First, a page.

Such trend upholds the recent attitude of judiciary all over the world in explaining or dealing with 'right to life'. Judiciary, by dint of judicial activisim, a potent weapon in its hand, devised such concept. In such cases, in explaining a provision of the constitution the judges not only look to the statute but also to the true intent i.e. the judges follow purpose theory of interpretation -- a departure from the classical literal interpretation of statue. Surprisingly, this method of interpretation is gaining momentum in countries like UK, India, Bangladesh, Sri Lanka etc. Linking various economic, social and cultural rights such as right to education, right to adequate housing, etc. 'right to life' is a glaring example of such explanation. For example in Bangladesh in the famous case of Dr. Mohiuddin Farooque vs. State [49 DLR (AD) (1997] the court held that right to life not only means right to stay alive but to lead a meaningful life with minimum food, housing, education... etc.
In India, a lot of cases show such instances. Probably, the most bold one was made in Olga Tellvs Bombay Municipal Corporation [AIR 1986 Sc 180 (1985) 3 SCC 454]. In this case the supreme court held, "The sweep of the right to life conferred by article 21 is wide and far-reaching. It does not mean merely that life cannot be extinguished or taken away as, for example, by the imposition of the death sentence, except according to procedure estaslished by law. That is but one aspect of right to life. An equally important facet of the right is the right to livelihood because, no person can live without the means of living, that is the means of livelhood......." So, the judgement linked right to livelihood with right to life.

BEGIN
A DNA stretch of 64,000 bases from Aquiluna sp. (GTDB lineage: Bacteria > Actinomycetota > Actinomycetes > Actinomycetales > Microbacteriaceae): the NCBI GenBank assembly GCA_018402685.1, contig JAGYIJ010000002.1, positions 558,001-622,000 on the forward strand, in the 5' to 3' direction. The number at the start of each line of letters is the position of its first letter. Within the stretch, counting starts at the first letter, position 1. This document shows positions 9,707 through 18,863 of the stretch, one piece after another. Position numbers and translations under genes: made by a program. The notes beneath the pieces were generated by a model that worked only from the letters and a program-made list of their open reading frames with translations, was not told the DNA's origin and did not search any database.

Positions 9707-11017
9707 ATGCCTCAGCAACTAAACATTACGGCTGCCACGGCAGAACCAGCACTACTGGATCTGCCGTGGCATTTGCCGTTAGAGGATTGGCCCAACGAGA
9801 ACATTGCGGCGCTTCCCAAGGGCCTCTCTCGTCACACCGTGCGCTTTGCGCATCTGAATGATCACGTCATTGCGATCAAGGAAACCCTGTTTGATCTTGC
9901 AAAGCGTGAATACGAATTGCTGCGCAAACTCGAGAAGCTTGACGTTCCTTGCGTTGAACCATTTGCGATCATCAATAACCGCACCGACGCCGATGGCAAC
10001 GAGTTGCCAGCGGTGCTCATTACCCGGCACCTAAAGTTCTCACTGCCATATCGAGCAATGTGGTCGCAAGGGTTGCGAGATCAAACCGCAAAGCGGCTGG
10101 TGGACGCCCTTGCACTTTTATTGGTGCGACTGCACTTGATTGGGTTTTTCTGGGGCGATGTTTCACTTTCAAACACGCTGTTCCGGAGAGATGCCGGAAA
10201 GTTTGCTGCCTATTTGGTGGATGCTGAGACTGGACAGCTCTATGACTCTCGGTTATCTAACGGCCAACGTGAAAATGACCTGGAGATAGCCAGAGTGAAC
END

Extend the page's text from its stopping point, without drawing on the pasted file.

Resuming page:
In Sri Lnaka also, the court, while dealing with right to housing, linked this right with right to life. Broader concept of 'right to life' comes from the explanation of judges of higher court. So, in the implementation of this concept it is activism of judges that should pioneer. Judges can direct the government to implement the 'minimum core' of rights such as right to food, housing etc. which are inextricably linked with 'right to life'.
The judgment may be clear-cut to hold government to take steps to perform a specific duty. For instance, in 2001, in reply to a writ petition, the Supreme Court of Inida ordered, the state govt. should implement the mid-day meal scheme by providing every child in every government or governmental assisted primary schools with a prepared mid-day meal with minimum content of 300 calories and 8-18 grams of protein each day of school for a minimum of 200 days.
We are, in Bangladesh, also waiting for such pro-people judgment from our learned judges so that the distressed, the dilapidated and the down-trodden may exercise their right to life not merely in the sense of staying alive but also in the sense of being provided with the minimum sustenance to stay alive.
Lecturer, Department of Law, Sylhet International University